225g (8oz) lean beef of lamb steaks cut into 2 inch strips.
2tsp sesame or sunflower oil
1 green capsicum deseeded and roughly chopped
1 small bunch spring onions, cut into short lengths
100g baby sweet corn, cut in half in lengthways
100g bean sprouts

1. In a shallow bowl, mix together the peanut butter, soy sauce, lime zest and juice, garlic, ginger, coriander and 4tbsp water.
2. Add the meat to the marinade, stir, cover and chill for 30 min.
3. Heat the oil in a non-stick or a frying pan. Remove the meat from the marinade and fry for 3-4min stirring frequently.
4. Add the capsicum, spring onions and baby sweet corn to the pan, and stir fry 2-3 min.
5. Add the bean sprouts and the marinade also stir-fry for a further 1-2 min.
6. Serve with noodles or fragrant rice and drizzle with soy sauce to taste.


The mishti talk
I always thought it weird that the Bengali word 'mishti' is such a direct literal translation of the word 'sweets' (rephrased as 'sweetmeats' in a more sophisticated version). Well, I never bothered to investigate. I mean, who would like to analyse the philosophical aspects of sweetmeats when there are better things to do… like gobbling them down.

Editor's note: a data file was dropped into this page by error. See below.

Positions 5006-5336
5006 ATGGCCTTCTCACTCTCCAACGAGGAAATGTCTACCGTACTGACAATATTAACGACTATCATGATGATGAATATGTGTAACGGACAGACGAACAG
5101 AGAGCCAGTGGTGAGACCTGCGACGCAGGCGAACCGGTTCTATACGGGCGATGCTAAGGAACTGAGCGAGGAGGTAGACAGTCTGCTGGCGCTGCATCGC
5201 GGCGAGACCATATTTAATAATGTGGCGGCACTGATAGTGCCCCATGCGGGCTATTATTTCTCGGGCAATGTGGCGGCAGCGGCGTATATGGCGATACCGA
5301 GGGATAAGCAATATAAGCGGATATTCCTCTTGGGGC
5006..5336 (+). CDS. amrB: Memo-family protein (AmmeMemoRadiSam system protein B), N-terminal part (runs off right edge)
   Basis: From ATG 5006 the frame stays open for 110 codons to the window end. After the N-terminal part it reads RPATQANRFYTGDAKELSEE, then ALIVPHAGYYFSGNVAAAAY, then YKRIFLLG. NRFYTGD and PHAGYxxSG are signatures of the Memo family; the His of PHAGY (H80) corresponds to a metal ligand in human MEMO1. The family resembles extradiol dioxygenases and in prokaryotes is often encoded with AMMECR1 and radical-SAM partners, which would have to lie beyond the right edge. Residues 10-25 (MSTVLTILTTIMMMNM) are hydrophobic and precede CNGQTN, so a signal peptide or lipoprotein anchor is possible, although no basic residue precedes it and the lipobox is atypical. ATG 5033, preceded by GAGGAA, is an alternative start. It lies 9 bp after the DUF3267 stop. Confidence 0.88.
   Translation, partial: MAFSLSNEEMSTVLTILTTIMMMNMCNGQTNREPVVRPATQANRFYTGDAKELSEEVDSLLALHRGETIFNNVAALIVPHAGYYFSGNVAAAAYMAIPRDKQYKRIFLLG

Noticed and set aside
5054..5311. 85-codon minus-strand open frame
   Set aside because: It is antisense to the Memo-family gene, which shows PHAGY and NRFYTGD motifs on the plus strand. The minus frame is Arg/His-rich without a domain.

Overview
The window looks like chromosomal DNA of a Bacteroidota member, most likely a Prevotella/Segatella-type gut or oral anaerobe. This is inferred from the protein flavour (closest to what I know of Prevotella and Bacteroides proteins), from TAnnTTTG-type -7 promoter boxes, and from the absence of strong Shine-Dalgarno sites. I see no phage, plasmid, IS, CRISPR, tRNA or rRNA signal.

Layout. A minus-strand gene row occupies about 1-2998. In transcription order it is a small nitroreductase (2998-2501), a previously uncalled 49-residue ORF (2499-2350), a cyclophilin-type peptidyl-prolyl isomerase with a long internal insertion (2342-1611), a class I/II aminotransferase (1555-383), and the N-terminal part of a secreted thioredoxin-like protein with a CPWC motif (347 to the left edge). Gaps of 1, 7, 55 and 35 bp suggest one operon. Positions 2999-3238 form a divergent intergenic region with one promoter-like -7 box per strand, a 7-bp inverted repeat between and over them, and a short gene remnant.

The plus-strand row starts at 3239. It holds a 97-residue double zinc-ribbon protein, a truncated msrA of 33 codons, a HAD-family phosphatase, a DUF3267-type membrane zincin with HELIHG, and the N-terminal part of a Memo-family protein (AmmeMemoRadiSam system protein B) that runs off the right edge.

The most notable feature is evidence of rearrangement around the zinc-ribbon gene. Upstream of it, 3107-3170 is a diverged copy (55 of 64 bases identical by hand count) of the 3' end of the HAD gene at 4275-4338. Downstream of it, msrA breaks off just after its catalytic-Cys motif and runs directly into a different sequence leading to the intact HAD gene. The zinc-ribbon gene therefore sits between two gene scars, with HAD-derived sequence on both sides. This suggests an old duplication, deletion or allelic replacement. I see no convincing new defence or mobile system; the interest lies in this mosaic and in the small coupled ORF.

It is true, however, on closer inspection, that 'mishti' is one of the very important (and delicious!) segments of our Bengali culture. It has become a sort of custom to distribute sweets like roshogollas, chomchoms and kalo-jaams on a variety of occasions. Consider the exams, for instance- true, that some have hard times with the results (ahem!). Yet, there are very many who pass these horrid exams (SSC/ O'Levels/ A' Levels). And how do people celebrate? 'Mishti' of course. Lately the sweet vendors seem to be making a prolific business out of it, reaping humongous profits in the post-results period.